It was a perfect pet project for spring practice, but getting the results hasn't been easy.
"We've had to roll some guys in and out of there, but that's part of spring ball," he said. "Guys are proving that they're ready to play or not ready to play, as the case may be. But that's all part of it."
Sturdivant's injury is improving rapidly, and he has been out on the field with a knee brace, although not participating in most of the normal offensive line drills. Bobo said Sturdivant would be the likely starting left tackle in 2010 if he's healthy, but at this point he's being considered "a luxury."
Harmon's injury – a high ankle sprain suffered in Georgia's scrimmage last Saturday – is a bit more troublesome.
While the starting five of Clint Boling, Cordy Glenn, Ben Jones and Chris and Josh Davis has been pretty firmly established, Harmon had set himself up as a solid candidate for the first reps off the bench before the injury.
"He's a guy who has a tremendous amount of athletic ability for a guy his size," tight end Aron White said of the 300-pound redshirt sophomore, who had been getting plenty of reps with the No. 1 unit at left tackle. "He can move a little bit and was growing tremendously. As soon as he can mentally grasp everything we're doing, he's a guy who can come in and contribute. He's the guy I feel has stepped up the most as far as all of our second-team lineman. He stood out this spring."
Bobo said he remained hopeful Harmon could return by G-Day, but that's unlikely. Harmon was on crutches at practice Tuesday, and coaches aren't anticipating he'll be ready to go for a few more weeks at least.
Sturdivant and Harmon are hardly the only banged-up Bulldogs on the offensive line, however. Josh Davis is finally back to full strength, but he didn't lift weights at all last year after two offseason shoulder surgeries. Backup Tanner Strickland hurt his shoulder last spring and has yet to return to work, while occasional starter Justin Anderson is also out this spring with a shoulder injury. Anderson's issues go deeper, however.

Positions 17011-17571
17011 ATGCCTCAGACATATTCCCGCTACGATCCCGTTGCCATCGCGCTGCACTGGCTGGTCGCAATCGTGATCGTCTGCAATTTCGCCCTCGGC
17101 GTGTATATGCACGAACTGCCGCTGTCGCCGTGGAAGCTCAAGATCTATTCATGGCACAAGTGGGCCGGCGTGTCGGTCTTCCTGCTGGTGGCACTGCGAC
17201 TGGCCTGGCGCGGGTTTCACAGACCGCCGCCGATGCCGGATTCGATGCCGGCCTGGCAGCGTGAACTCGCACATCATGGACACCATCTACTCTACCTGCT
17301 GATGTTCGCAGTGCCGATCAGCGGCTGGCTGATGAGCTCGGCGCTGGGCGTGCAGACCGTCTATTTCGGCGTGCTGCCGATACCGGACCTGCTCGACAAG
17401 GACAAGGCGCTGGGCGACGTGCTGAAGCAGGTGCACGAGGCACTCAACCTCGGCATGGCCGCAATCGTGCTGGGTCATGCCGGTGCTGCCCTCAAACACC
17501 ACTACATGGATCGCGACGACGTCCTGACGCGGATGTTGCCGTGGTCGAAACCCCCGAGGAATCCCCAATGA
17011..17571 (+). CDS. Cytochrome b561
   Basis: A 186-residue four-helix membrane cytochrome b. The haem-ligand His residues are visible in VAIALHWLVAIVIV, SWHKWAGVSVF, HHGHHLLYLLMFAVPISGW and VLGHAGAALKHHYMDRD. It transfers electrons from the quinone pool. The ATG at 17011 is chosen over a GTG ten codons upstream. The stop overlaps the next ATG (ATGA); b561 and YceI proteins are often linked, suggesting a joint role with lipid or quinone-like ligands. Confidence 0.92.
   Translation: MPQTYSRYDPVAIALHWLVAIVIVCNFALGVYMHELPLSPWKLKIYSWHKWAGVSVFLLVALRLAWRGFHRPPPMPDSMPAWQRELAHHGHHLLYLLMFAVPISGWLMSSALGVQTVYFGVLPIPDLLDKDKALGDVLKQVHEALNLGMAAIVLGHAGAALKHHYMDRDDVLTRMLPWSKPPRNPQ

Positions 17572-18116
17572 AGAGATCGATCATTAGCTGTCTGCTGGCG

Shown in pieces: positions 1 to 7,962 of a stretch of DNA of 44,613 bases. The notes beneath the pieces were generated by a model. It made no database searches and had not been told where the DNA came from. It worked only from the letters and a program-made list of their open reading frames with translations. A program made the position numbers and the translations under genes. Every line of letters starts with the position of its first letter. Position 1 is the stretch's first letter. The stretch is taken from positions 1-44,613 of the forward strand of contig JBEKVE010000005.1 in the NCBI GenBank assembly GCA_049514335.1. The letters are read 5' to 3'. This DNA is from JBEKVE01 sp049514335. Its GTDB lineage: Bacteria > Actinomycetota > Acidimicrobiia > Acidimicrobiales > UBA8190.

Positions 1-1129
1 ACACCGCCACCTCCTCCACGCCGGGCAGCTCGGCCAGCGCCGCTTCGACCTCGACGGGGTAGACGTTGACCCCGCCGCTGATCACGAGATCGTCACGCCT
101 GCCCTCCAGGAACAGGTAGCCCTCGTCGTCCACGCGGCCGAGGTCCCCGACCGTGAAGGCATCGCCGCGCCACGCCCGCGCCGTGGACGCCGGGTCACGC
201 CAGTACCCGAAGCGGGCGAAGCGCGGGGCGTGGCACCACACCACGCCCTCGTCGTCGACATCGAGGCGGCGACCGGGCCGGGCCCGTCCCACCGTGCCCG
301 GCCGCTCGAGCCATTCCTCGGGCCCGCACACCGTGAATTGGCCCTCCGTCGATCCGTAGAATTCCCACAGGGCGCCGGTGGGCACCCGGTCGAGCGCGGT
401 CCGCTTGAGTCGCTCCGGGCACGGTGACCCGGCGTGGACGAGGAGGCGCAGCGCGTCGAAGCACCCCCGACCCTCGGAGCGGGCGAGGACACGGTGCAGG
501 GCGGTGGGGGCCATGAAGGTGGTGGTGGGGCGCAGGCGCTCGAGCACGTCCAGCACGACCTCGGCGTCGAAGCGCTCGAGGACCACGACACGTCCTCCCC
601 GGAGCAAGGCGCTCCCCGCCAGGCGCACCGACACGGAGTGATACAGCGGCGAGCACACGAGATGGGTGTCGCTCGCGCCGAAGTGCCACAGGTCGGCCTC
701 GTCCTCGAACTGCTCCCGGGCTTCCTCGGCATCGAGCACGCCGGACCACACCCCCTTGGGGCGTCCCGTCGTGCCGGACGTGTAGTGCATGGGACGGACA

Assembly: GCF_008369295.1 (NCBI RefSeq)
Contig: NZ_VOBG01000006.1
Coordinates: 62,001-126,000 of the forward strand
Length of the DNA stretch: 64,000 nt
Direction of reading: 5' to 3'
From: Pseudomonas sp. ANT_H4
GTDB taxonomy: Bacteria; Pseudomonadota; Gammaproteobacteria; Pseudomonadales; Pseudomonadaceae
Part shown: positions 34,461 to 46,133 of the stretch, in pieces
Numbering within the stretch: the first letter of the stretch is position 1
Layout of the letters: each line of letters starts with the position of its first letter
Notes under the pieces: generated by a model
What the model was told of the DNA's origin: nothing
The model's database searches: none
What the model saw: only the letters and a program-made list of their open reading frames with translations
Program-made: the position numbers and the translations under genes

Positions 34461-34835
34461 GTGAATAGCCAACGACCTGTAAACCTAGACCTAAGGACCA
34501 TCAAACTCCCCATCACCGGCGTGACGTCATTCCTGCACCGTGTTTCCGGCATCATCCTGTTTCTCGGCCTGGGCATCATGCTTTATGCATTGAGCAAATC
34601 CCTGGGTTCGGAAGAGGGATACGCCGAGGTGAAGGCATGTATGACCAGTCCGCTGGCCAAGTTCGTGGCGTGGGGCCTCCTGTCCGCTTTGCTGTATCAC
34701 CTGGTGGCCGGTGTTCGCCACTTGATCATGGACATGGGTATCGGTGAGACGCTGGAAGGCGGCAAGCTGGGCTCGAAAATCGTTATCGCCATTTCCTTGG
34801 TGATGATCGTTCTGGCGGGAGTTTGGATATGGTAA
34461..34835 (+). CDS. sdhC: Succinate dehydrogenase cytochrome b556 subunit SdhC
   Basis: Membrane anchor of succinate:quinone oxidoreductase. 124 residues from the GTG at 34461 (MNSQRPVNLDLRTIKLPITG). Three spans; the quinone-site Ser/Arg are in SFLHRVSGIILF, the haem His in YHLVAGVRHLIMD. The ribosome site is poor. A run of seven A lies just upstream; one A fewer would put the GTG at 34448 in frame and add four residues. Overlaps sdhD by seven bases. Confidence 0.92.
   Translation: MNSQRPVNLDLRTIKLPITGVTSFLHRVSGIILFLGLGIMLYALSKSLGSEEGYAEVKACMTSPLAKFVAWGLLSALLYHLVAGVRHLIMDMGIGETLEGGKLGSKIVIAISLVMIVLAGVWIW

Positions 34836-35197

After coming to Georgia as one of the state's most highly touted offensive line recruits and starting 12 games in the last two years, Anderson was relegated to the bench for most of the second half of the 2009 season. Last week, Georgia's coaches announced he would be swapping sides of the line, moving to the defensive line to work in Todd Grantham's new 3-4 scheme once he returns to full health.
That leaves just a handful of healthy backups on scholarship for Georgia, including Dallas Lee and Chris Burnette, who both redshirted last year, and true freshman Kolton Houston, an early enrollee. Redshirt sophomore Jonathan Owens is also in the mix, while Austin Long, another redshirt from 2009, is still recovering from a back injury that has kept him from ever practicing with the Bulldogs.
It's not exactly a deep list of candidates to develop, Bobo said, but there have been some standouts.
"Burnette has done a nice job," Bobo said. "I was pleased with him in the scrimmage. He's got to get stronger and get a little bigger, but I like how he's played. Dallas has shown some flashes of doing some good things. Dallas has just been inconsistent at making it through a practice."
Burnette has been working as the second-team center, and quarterback Aaron Murray lauded the freshman's advanced knowledge of the offense and recognition skills. Lee has mostly worked at guard and has made progress after an injury-riddled season a year ago.
Houston could also be a find. While he's still well down the learning curve, he's made big leaps at times this spring, Boling said.
"Kolton came in early which is huge, and he's gaining experience and coming along," Boling said. "But it's going to be a slow process for all those guys to get some experience and get more time in the weight room and just learn the offense. Kolton, Dallas, Chris Burnette – all those guys are playing really hard right now just trying to figure it out."
Bobo may still be a ways off from establishing the depth he was hoping for, but progress has been made, and that's a start.
During last week's scrimmage, Murray worked routinely behind the No. 2 line, and while there were a number of mistakes, he saw a lot to be excited about, too.
"I watched film on them at the scrimmage, and they looked great," Murray said. "They've improved tremendously from last year just with their footwork and their knowledge of what they're doing out there. They don't look nervous or unsure of what they're doing."